The new-generation zero-VOC rheology modifiers reduced the VOC content from 18 g/L down to 8 g/L. The clear base was tinted with 12 oz. of universal colorant (9 oz. color + 3 oz. white). Colors evaluated in this study were phthalo blue, lamp black and red oxide.
In terms of total active thickener, the new rheological additives provide up to 30% more efficient thickening. NGT-2 provides efficient KU build but less ICI contribution compared to NGT-1. In this case, the additional ICI contribution from NGT-1 reduced the overall use levels by 20% (Table 3).
Table 4 shows that NGT-1 and NGT-2 exhibited better mid-shear (KU) viscosity stability upon addition of colorants when compared to the competitive products. This allows for the base paint to be formulated at a lower initial viscosity, resulting in an overall reduction in rheology modifier usage (cost savings) and improved batch processing time.
Table 5 shows that the new zero-VOC thickeners have better high-shear viscosity (ICI) stability upon addition of colorants. This helps to improve brush leveling when compared to the competitive products.
Superior Balance of Sag Resistance, and Flow and Leveling
As shown in Figures 3a and 3b, the new zero-VOC thickeners not only provided excellent sag resistance on tinting due to superior viscosity stability, they also improved brush leveling compared to traditional associative thickeners.
The structures of the new-generation zero-VOC thickeners are designed to regain their viscosity slightly more slowly after shearing than traditional thickeners, resulting in superior leveling while maintaining excellent sag resistance. This balance of sag resistance and leveling is highly desired, especially in semigloss and gloss paints that are applied by brush to doors, trims, window frames, etc.
Improved Color Acceptance and Color Rub Up
Color issues are among the most frequent consumer complaints. It is vital that rheology modifiers promote consistent color development regardless of application method, pigment chemistry or surfactant influence. The new rheology modifiers were specially designed to give superior color acceptance and to reduce color rub up across all pigments.
In the color acceptance chart illustrated in Figure 4, KU-1 thickener was used as the standard against which the other rheology modifiers were compared. Note that the new-generation zero-VOC thickeners showed substantially better color acceptance, while competing rheology modifiers deviated significantly from the control.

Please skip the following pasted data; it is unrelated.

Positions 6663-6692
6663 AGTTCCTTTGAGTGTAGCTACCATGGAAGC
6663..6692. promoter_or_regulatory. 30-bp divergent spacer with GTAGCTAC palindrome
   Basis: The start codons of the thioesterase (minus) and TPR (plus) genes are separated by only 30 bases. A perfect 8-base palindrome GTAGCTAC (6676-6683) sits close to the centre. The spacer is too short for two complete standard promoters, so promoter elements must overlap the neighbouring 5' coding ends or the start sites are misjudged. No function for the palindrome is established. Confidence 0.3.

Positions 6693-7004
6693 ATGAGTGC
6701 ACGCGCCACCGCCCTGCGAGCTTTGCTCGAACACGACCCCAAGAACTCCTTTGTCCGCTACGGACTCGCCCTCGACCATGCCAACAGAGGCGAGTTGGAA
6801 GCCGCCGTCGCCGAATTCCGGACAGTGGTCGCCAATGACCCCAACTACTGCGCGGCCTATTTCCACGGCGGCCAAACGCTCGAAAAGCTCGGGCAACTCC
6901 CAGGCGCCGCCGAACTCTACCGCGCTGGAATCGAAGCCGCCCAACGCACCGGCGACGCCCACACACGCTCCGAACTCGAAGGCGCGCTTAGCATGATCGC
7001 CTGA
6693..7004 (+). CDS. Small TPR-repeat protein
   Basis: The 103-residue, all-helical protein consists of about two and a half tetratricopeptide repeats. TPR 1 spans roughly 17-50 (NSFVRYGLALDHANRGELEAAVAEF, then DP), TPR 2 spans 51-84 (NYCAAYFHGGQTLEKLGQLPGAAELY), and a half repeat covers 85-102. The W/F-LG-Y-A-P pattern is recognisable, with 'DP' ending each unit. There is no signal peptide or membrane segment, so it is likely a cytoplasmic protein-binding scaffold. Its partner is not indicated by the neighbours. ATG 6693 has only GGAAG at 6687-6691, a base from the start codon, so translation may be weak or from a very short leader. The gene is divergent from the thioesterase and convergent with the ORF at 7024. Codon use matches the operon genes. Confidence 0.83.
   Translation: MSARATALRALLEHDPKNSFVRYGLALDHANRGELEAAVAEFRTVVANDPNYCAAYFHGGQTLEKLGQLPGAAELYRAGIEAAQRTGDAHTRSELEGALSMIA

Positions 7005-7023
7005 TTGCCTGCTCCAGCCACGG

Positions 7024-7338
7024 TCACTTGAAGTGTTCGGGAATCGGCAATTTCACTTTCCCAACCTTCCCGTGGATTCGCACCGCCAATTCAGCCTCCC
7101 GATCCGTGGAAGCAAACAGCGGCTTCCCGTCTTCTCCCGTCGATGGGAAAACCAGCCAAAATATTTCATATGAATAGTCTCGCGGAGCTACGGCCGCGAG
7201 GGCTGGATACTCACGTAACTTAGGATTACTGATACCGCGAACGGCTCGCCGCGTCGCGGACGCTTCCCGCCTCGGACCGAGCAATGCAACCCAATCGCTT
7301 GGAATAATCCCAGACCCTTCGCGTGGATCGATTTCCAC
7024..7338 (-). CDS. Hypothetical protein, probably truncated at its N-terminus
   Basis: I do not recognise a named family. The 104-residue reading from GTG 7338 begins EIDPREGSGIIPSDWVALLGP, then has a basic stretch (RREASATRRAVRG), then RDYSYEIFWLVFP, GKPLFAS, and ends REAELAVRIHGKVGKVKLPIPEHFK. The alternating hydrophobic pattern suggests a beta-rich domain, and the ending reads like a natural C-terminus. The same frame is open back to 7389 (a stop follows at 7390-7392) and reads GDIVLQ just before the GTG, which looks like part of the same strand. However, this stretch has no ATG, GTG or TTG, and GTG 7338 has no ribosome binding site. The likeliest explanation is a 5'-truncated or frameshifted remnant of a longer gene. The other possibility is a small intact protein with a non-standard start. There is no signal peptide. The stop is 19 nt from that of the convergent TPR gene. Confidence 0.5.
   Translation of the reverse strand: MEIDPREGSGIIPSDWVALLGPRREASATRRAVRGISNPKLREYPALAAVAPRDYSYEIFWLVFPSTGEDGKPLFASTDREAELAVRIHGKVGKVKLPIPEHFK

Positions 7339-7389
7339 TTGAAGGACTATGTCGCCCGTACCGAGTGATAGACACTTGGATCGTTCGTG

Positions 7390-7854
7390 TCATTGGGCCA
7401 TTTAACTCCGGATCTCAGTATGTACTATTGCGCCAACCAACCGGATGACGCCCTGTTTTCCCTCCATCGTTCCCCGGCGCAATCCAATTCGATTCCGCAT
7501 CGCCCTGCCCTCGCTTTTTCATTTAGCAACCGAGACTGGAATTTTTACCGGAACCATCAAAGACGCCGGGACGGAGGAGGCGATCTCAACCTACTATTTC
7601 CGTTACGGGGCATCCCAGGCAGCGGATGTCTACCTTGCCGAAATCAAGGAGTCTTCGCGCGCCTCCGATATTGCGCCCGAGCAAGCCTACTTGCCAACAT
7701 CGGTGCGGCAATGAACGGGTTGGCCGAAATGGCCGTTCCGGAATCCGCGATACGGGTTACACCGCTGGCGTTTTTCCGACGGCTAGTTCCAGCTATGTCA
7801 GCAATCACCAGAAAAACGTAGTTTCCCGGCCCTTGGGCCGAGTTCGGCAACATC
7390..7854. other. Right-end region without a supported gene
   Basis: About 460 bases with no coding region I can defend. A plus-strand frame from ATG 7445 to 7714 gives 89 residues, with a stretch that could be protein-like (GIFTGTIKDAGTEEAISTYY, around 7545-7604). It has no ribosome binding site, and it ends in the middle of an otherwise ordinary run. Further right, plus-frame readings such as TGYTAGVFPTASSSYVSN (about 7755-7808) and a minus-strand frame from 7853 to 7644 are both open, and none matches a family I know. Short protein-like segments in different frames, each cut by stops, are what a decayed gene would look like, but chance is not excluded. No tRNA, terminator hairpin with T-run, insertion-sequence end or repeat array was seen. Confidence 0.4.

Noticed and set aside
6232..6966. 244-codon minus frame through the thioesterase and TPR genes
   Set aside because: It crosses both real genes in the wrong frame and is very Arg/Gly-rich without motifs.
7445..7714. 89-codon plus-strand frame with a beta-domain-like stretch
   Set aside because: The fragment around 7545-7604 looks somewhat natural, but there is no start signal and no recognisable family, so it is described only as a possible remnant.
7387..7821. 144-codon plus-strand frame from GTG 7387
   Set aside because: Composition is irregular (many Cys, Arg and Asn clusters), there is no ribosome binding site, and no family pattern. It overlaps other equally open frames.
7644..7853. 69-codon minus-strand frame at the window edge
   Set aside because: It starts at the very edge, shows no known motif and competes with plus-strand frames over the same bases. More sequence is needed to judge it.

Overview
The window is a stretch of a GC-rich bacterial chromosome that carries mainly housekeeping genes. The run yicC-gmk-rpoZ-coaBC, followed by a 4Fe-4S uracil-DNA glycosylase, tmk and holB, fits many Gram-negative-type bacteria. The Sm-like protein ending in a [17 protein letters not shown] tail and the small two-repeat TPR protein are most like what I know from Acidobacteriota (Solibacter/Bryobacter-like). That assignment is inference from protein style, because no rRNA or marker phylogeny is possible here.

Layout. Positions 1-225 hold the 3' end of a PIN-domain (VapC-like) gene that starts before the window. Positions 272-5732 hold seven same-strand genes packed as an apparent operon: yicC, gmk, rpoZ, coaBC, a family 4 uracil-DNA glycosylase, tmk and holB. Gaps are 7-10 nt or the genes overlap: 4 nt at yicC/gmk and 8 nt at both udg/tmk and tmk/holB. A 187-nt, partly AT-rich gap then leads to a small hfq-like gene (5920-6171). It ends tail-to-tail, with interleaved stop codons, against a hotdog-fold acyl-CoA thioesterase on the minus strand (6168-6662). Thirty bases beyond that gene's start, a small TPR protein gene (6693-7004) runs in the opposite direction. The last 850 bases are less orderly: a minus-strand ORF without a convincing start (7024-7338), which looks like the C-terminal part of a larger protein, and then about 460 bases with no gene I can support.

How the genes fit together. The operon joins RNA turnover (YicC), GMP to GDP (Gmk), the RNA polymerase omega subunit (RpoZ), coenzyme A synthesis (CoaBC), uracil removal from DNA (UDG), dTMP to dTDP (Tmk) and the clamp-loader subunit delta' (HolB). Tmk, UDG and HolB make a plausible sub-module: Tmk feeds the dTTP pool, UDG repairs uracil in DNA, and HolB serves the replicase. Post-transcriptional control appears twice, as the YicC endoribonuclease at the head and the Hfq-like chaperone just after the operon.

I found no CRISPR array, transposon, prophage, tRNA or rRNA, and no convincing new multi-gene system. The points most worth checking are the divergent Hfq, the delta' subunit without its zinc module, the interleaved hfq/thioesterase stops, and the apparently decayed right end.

Formula 2: Low-VOC Acrylic Gloss White Tint Base
Rheology modifiers NGT-1 and NGT-2 were evaluated versus a commercial KU builder; KU-1 in a low-VOC acrylic gloss white tint base paint formula (Table 6). A commercial HEUR-type high-shear viscosity builder, ICI-2, was used in combination with all the different NGT and KU thickeners tested in this study. Rheology modifier levels were adjusted to achieve a tinted viscosity target of 95 - 100 KU and 1.0 - 1.5 ICI. The white base was tinted with 4 oz. of universal colorant. Colors evaluated in this study were phthalo blue, lamp black and red oxide.
In terms of total active thickener, the new zero-VOC thickeners provide up to 15%-20% more efficient thickening. NGT-1 provides efficient KU build but less ICI contribution compared to NGT-2. In this case, the additional ICI contribution from NGT-2 reduced the overall use levels (Figure 5).
The NGT thickeners showed comparable performance properties compared to the commercial KU-1 thickener and helped to lower the overall VOC of the paint formula (Table 7).
They also show better mid shear (KU) viscosity stability upon addition of colorants when compared to the competitive product (Figure 6)
The thickeners also show better high-shear (ICI) viscosity stability upon addition of colorants when compared to the competitive product (Figure 7).
Superior Balance of Sag Resistance, and Flow and Leveling
As shown in Figures 8a and 8b, the NGT zero-VOC thickeners not only provide excellent sag resistance on tinting due to superior viscosity stability, they also improve brush leveling compared to the traditional associative thickeners.
As mentioned earlier, the structures of the NGT zero-VOC thickeners are designed to regain their viscosity slightly more slowly after shearing than traditional thickeners (as shown in the flow and recovery curves Figures 9a and 9b). This results in superior leveling while maintaining excellent sag resistance. This balance of sag resistance and leveling is highly desired, especially in semigloss and gloss paints that are applied by brush to doors, trims, window frames, etc.
Improved Color Acceptance and Color Rub Up
In the color acceptance chart (Figure 10), KU-1 thickener was used as the standard against which the other rheology modifiers were compared. The new-generation zero-VOC thickeners showed good color acceptance.
Dry Film Properties
As shown in Table 8, the overall dry film properties of the NGT zero-VOC-thickened paints were comparable to the commercial KU-1. The NGT thickeners however did show improvements in brush application.
The zero-VOC new-generation rheology modifiers provide paint formulators a high degree of freedom to develop new low- and zero-VOC formulations as well as reformulate existing products. The new rheology modifiers impart paints with a superior balance of sag resistance and leveling, minimized viscosity loss on tinting, and excellent color acceptance properties. The new rheology modifiers are efficient as well as easy to use in a broad range of binders.
1. Skeist Incorporated, Coatings, VII “Cellulose Ethers”, October, 2004.
2. Blake, D. M. “Thickeners for Waterborne Coatings”, Handbook of Coatings Additives, 1984.
3. Padget, J.C. Additives for Water-based Coatings, pp.1-11, 1988.
4. Elementis Specialties, “Rheology Handbook: 30th Edition”, pp.14-16, 2008.
5. Holmberg, K. “Introductions to Surfactants”, Surfactants and Aqueous Polymers in Aqueous Solution”, 2003.
6. Paczkowski, M and Wehrens, H, Associative Thickeners and Point of Sale Colorants: Can They Get Along? Paint and Coatings Industry, Vol. 23, April, 2007.
This article is based on a presentation given at the 12th International Coatings Congress at ABRAFATI 2011, Sao Paulo, Brazil.